Inferior vs. Superior Planets
The five naked-eye planets can be divided into two groups based on
where they can be found in the night sky.
Inferior Planets -- Mercury and Venus
- The orbits of these planets lie INSIDE
the orbit of the Earth.
- From our perspective, they can never be seen separated very far from the Sun.
- The Earth can NEVER pass between one of these planets and the Sun.
- They will never be seen high in the sky at midnight.
- They show the full range of phases from new to full as they
(and the Earth) orbit the Sun.
- Visible against a dark sky only after dusk or before dawn
- They set shortly after the Sun if they are in the evening sky
- They rise shortly before the Sun if they are in the morning sky
- Superior planets -- Mars, Jupiter, and Saturn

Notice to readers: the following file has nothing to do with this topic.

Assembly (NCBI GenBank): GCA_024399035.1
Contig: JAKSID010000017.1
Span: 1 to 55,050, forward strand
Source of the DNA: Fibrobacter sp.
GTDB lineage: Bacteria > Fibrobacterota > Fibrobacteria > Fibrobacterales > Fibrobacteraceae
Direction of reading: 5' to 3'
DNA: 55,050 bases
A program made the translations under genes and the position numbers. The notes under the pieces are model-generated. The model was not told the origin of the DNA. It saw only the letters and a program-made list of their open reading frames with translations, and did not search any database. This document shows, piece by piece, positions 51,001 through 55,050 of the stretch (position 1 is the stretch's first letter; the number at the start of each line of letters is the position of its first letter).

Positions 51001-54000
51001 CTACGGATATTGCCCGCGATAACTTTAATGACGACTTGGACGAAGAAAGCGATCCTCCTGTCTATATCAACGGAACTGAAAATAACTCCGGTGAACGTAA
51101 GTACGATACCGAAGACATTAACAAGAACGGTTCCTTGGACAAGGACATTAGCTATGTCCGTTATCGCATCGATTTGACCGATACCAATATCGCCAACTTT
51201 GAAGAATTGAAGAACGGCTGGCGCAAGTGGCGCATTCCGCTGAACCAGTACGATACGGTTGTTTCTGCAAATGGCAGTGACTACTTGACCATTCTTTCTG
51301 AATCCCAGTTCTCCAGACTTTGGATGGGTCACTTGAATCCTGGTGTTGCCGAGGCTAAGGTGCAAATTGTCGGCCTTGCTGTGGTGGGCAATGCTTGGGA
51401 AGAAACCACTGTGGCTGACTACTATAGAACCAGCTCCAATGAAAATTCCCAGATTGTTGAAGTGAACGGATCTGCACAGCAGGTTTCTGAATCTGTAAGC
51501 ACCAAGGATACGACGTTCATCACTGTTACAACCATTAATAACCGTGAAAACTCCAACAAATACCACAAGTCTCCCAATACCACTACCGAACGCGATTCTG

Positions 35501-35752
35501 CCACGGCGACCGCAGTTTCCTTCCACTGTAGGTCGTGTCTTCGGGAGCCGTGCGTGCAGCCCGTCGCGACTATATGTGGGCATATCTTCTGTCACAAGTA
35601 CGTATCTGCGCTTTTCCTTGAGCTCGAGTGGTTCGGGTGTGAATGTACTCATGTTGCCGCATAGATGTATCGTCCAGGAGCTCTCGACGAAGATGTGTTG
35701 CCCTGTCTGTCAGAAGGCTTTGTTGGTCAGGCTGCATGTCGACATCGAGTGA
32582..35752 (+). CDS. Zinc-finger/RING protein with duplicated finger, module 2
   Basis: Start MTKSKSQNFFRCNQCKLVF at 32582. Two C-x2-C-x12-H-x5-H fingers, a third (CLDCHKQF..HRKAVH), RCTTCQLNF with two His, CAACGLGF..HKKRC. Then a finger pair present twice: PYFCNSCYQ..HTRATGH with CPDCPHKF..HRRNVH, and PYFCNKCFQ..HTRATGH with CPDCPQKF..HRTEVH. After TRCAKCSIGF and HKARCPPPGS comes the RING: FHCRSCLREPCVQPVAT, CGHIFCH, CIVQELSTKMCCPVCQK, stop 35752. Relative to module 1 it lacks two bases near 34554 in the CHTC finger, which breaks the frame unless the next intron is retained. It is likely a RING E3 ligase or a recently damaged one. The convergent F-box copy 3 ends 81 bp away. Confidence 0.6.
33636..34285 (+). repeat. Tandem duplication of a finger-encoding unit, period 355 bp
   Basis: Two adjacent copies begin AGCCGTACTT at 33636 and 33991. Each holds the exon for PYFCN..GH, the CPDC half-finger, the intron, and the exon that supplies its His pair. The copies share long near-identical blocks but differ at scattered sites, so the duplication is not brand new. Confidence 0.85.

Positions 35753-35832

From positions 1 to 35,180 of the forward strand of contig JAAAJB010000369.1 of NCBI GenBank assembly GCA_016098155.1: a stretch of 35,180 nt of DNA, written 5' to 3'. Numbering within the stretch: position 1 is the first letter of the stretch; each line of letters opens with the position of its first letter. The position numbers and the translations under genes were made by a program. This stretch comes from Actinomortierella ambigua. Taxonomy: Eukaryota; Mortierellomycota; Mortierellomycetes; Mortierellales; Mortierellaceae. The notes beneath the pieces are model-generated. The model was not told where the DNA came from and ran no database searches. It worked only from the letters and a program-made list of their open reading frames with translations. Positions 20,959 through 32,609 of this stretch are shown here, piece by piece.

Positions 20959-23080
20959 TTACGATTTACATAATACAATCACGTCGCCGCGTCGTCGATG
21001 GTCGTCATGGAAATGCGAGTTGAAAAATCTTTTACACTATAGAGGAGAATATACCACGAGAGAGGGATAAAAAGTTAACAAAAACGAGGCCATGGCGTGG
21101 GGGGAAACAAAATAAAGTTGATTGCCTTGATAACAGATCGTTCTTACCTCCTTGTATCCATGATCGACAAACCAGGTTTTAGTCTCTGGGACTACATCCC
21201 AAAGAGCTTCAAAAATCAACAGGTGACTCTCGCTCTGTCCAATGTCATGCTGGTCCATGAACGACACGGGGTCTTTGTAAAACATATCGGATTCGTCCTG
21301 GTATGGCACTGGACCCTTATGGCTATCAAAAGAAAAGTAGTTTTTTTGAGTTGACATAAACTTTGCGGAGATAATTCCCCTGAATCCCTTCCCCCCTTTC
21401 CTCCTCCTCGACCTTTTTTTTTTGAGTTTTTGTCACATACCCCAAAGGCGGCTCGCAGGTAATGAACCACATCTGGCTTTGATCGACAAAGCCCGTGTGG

- The orbits of these planets lie outside the orbit of the Earth.
- They can sometimes lie opposite the Sun from the Earth (that is, the Earth can be between them and the Sun).
- In this position, called opposition they will rise at
sunset, be high in the sky at midnight, and set at dawn.
- At this position they are at their closest point to the Earth.
- At other times superior planets can also be nearly in line with the Sun (conjunction) and
thus just as difficult to view as the Inferior planets.
- Because a superior planet never can pass between the Sun and the Earth,
superior planets are always seen at nearly full phase.
- They will never be seen as a crescent or new.
Revised September 28, 2009